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Water for Elephants
Sara Gruen
Reviewed by Kathy Hare

          Sara Gruen recently received a $5 million dollar advance for her next two novels. Read "Water for Elephants," and you will understand why a publisher wants to ensure their company has a lock on the profits her artistic skills generate.

          Normally a novel about circus performers wouldn't be my first choice in books. But as I was standing in the checkout line of a bookstore, I picked up a copy of "Water for Elephants" and began scanning the novel.  Gruen's prose leaped off the pages and grabbed me; I was hooked.  I spent the next few days riding the rails with a third rate circus and experiencing life through the eyes of Jacob Jankowski. 

          But "Water for Elephants" is more than a tale about a 1930's circus.  It's also a love story forged by the bond two people formed while protecting circus animals from a cruel and sadistic boss.  It's an account of how "freaks" are perceived and treated by society.  And it's an accurate portrayal of how many Americans may spend their last years.

          Gruen uses the flash-back technique to alternate between Jankowski's colorful youth and his present day experiences as a 90 year-old living in a nursing home.  A circus is coming to town and the nursing home residents begin reminiscing about circuses they've seen in their youth.  "I used to carry water for elephants," Mr. McGuinty states.  "No you didn't," Jankowski replies.  The ensuing fight sends wheel-chairs flying and Jankowski is banned from eating with the group.

          A younger Jankowski is only a week away from earning a degree in Veterinary Medicine from Cornell University when he receives word his parents were killed in an automobile accident.   Their deaths, combined with the guilt he feels after discovering his parents expended their entire fortune to pay for his education, leaves Jankowski emotionally unable to complete his exams.  With no plan in mind, he walks out of the classroom and hops a train. 

          A hand reaches down and pulls Jankowski aboard.  "Grady appears with a jug and hands it to Camel.  He wipes its neck with his sleeves and passes it to me. 'Here have a belt...' Camel turns towards me, clears his throat, and speaks slowly, savoring each word. You didn't just jump a train, boy. You done jumped the Flying Squadron of the Benzini Brothers Most Spectacular Show on Earth."  Thus, Jankowski begins a seven year hitch as an unlicensed veterinarian who takes care of the circus menagerie.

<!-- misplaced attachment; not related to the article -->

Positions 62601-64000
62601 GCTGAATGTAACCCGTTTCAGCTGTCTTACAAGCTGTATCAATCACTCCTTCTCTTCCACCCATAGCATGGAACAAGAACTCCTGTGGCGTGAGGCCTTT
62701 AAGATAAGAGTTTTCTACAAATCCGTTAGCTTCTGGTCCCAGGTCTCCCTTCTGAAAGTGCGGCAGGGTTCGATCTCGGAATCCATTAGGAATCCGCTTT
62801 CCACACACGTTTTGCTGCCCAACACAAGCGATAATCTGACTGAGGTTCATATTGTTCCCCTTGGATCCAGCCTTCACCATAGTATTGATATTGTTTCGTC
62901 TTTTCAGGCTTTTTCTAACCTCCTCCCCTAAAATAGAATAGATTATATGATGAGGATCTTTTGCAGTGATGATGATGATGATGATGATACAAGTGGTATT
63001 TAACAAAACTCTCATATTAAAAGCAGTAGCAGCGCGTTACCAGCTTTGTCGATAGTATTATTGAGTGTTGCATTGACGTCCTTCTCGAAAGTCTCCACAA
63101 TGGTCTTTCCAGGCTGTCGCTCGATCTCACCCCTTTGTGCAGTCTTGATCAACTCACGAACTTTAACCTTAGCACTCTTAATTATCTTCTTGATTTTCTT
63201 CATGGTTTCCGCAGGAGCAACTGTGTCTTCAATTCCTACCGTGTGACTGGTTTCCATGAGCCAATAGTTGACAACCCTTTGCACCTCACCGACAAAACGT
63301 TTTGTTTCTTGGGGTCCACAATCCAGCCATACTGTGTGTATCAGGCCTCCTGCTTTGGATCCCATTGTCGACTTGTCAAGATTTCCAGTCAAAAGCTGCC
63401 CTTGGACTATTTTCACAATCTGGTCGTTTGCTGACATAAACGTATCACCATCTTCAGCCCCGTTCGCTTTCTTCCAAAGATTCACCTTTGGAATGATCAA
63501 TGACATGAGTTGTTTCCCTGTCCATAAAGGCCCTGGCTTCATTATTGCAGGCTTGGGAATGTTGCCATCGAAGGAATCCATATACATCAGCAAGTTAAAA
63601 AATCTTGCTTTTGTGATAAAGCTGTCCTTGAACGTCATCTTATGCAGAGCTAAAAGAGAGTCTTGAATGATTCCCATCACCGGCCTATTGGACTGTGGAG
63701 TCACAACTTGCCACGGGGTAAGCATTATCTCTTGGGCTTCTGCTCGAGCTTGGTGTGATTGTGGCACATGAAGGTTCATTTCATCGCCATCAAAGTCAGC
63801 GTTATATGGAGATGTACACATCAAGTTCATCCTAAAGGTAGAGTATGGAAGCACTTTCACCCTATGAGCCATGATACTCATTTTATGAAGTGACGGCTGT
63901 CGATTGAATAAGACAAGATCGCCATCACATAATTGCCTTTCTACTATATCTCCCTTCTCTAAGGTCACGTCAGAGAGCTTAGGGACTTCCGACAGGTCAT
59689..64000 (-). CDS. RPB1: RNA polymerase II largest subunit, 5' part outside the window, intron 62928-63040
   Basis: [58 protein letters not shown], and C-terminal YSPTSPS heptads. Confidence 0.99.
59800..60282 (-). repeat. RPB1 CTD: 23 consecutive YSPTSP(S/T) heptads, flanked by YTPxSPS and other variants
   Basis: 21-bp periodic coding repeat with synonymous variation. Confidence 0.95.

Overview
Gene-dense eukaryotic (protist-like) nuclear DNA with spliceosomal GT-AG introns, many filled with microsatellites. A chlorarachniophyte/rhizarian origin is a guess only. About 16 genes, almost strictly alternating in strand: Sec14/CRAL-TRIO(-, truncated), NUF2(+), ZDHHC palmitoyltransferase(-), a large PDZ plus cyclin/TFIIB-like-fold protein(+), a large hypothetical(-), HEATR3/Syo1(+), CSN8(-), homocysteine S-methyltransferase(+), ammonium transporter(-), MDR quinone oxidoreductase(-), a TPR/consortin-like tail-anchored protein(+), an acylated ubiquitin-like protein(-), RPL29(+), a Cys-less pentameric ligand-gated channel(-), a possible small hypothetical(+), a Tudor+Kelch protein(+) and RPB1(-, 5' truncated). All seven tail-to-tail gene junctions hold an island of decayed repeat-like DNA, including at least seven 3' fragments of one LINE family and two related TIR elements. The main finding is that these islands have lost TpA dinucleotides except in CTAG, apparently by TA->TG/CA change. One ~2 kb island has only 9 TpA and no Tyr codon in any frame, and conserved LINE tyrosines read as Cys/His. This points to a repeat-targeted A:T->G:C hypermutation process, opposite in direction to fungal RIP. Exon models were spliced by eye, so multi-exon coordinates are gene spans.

There he meets Marlena, a beautiful young woman who performs death defying acts on Liberty Horses.  Unfortunately, she is married to August, a much older man, who struggles with bi-polar personality disorder.  His mood changes from a kind-hearted individual who bestows favors on his friends, to a madman who beats women and animals that don't live up to his expectations.  Rosie, an elephant who only understand Polish, takes the brunt of his abuse.   

          Readers expect, and are not disappointed, when a love affair begins between Marlena and Jankowski.         

          Gruen spent months investigating circus life during the Great Depression.  Her research becomes evident in her description of a hobo camp, and in her account of the miserable living conditions endured by both performers and animals, as they traipsed from one small town to another in search of a few bucks.                 

           Moreover, Gruen portrays everyone, freaks, scammers, and even Jankowski, as real life humans.  No one is perfect, no one without some virtue.

          Perhaps the only point in the novel where Gruen departs from human nature was in the last chapter.  Life isn't that kind.  But you will have to read "Water for Elephants, " a fascinating action-packed story, to see if you agree with me.   

First published in The New Falcon Herald
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